The form and size of these stones resemble rocks that are still often used in parts of Africa today by women in labour in order positively influence the birth process by a repeated change of position. Bowl stones could have had the same function in early cultures. If at one stone repeatedly easy and happy births had happened, the population could thereafter have regarded this stone as particularly helpful. The faith that helpful magic forces are in the stone would supply a first explanation, why rock powder was struck from it repeatedly. In addition, the cups could also have served as a sign of gratitude for a good birth.
Exactly as the vulva-symbols also the first spatially formed representations of the human body, so-called venus-statues can be connected with topics of the birth. With these small figures particularly the chest, the belly and abdomen areas of pregnant women are represented. In all these stone-age objects the portrayed female bodies are obviously looked at from the outside.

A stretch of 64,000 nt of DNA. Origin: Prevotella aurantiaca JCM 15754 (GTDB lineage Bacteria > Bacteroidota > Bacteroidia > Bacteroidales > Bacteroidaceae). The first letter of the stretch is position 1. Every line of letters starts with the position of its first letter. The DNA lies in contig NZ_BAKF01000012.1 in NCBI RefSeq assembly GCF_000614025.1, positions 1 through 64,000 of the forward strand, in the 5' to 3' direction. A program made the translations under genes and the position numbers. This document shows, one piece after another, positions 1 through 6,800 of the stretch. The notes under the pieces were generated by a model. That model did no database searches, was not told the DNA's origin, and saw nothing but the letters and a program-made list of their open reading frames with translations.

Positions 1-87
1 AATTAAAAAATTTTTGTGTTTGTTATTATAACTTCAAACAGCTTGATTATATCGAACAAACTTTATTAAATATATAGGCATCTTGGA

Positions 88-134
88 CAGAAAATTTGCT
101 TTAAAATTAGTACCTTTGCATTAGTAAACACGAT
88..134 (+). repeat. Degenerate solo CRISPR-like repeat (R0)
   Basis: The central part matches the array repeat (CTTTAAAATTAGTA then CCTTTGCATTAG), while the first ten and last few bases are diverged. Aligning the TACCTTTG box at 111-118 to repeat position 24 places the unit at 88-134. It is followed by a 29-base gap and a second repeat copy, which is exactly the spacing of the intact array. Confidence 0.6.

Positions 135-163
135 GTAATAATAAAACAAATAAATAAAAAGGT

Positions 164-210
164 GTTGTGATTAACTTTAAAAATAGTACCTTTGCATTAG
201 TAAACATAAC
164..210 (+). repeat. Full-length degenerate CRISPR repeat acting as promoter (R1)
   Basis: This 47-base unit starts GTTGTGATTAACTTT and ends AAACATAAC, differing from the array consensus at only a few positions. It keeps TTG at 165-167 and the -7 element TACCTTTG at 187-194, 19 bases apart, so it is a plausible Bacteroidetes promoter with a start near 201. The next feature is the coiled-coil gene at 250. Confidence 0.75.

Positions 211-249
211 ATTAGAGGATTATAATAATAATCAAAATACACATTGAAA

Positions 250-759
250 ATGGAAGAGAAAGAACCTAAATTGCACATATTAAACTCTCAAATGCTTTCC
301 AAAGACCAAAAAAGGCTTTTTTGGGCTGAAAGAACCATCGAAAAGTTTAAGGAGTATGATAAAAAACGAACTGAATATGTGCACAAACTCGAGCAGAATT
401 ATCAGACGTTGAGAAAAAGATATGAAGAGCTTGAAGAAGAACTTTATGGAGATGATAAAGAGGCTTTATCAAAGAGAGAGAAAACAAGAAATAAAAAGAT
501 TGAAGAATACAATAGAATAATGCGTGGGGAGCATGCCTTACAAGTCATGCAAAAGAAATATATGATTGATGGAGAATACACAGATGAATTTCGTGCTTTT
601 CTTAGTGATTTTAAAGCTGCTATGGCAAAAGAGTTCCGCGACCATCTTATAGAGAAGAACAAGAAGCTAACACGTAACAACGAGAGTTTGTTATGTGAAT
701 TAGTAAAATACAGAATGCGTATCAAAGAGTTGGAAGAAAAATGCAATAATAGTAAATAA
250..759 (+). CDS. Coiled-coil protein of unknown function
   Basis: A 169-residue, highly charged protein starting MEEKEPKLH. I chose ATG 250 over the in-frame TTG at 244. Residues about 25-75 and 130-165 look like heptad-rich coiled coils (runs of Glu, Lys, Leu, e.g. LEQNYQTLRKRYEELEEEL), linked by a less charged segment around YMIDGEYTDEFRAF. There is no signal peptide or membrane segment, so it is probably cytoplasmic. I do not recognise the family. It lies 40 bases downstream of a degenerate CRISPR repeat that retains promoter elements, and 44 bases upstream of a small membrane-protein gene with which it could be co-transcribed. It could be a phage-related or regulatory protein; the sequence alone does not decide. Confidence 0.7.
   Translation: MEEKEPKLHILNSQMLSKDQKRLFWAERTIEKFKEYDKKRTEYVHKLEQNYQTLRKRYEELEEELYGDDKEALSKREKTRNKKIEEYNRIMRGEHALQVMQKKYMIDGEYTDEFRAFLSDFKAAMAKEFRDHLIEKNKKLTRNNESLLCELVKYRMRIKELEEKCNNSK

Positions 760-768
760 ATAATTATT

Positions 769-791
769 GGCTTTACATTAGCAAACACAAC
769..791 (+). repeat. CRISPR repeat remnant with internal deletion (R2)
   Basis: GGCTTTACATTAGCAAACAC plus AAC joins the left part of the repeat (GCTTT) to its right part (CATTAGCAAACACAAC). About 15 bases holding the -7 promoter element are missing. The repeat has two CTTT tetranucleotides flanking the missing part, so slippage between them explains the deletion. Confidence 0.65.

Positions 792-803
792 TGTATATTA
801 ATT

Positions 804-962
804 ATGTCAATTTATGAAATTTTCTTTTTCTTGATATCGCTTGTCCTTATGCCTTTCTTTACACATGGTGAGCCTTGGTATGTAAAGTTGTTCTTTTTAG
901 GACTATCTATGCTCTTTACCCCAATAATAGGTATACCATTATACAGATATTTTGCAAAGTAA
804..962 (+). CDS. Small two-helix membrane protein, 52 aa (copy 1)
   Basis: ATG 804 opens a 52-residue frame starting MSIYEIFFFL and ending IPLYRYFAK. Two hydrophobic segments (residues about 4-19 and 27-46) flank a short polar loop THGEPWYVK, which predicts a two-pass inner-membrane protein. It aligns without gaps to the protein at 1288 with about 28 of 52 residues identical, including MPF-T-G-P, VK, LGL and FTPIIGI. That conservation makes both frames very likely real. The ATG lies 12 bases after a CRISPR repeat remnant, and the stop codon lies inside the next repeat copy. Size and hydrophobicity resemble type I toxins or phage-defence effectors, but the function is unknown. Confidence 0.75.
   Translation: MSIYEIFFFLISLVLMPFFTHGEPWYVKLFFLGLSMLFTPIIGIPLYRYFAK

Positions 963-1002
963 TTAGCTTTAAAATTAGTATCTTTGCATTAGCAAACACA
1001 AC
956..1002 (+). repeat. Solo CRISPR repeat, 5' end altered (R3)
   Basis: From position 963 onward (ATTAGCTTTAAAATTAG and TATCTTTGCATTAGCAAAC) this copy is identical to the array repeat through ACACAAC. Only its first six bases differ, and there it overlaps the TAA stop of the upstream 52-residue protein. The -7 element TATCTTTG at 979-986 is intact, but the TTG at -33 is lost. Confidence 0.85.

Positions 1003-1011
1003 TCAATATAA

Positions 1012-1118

A psycho-historic look at stone-age cultural expressions, that refers itself to Lloyd deMause, might however expect an increased-also visual- representation of prenatal perceptions. In the "Grundlagen der Psychohistorie" deMause describes a model in which the prenatal perceptions can be recovered in the ritual actions of all cultures. The "foetal drama" defines thereby a sequence of four complex initial states, which are universally experienced by the foetus and from those the main scenarios for outbursts of feeling which are performed in rituals can later be deduced.